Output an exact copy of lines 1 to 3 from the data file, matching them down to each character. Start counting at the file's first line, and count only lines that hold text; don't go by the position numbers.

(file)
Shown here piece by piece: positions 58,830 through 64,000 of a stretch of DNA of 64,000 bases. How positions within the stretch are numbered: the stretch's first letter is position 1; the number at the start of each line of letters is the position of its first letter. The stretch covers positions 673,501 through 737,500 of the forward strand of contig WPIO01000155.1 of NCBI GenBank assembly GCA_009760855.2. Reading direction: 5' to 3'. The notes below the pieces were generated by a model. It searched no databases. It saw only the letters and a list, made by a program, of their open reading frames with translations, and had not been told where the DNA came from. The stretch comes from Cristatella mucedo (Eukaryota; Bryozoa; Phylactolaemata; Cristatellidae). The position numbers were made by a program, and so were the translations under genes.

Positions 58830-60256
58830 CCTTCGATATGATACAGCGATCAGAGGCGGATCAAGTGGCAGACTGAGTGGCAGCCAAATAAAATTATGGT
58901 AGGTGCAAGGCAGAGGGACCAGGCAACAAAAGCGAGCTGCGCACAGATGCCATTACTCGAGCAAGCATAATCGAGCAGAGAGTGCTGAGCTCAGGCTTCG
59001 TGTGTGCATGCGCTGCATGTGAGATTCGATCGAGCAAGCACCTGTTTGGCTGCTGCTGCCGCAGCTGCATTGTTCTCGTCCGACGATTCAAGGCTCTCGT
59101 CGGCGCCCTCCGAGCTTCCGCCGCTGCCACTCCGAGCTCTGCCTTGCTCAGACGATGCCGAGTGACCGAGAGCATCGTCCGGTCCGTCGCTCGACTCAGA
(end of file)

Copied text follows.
Shown here piece by piece: positions 58,830 through 64,000 of a stretch of DNA of 64,000 bases. How positions within the stretch are numbered: the stretch's first letter is position 1; the number at the start of each line of letters is the position of its first letter. The stretch covers positions 673,501 through 737,500 of the forward strand of contig WPIO01000155.1 of NCBI GenBank assembly GCA_009760855.2. Reading direction: 5' to 3'. The notes below the pieces were generated by a model. It searched no databases. It saw only the letters and a list, made by a program, of their open reading frames with translations, and had not been told where the DNA came from. The stretch comes from Cristatella mucedo (Eukaryota; Bryozoa; Phylactolaemata; Cristatellidae). The position numbers were made by a program, and so were the translations under genes.

Positions 58830-60256
58830 CCTTCGATATGATACAGCGATCAGAGGCGGATCAAGTGGCAGACTGAGTGGCAGCCAAATAAAATTATGGT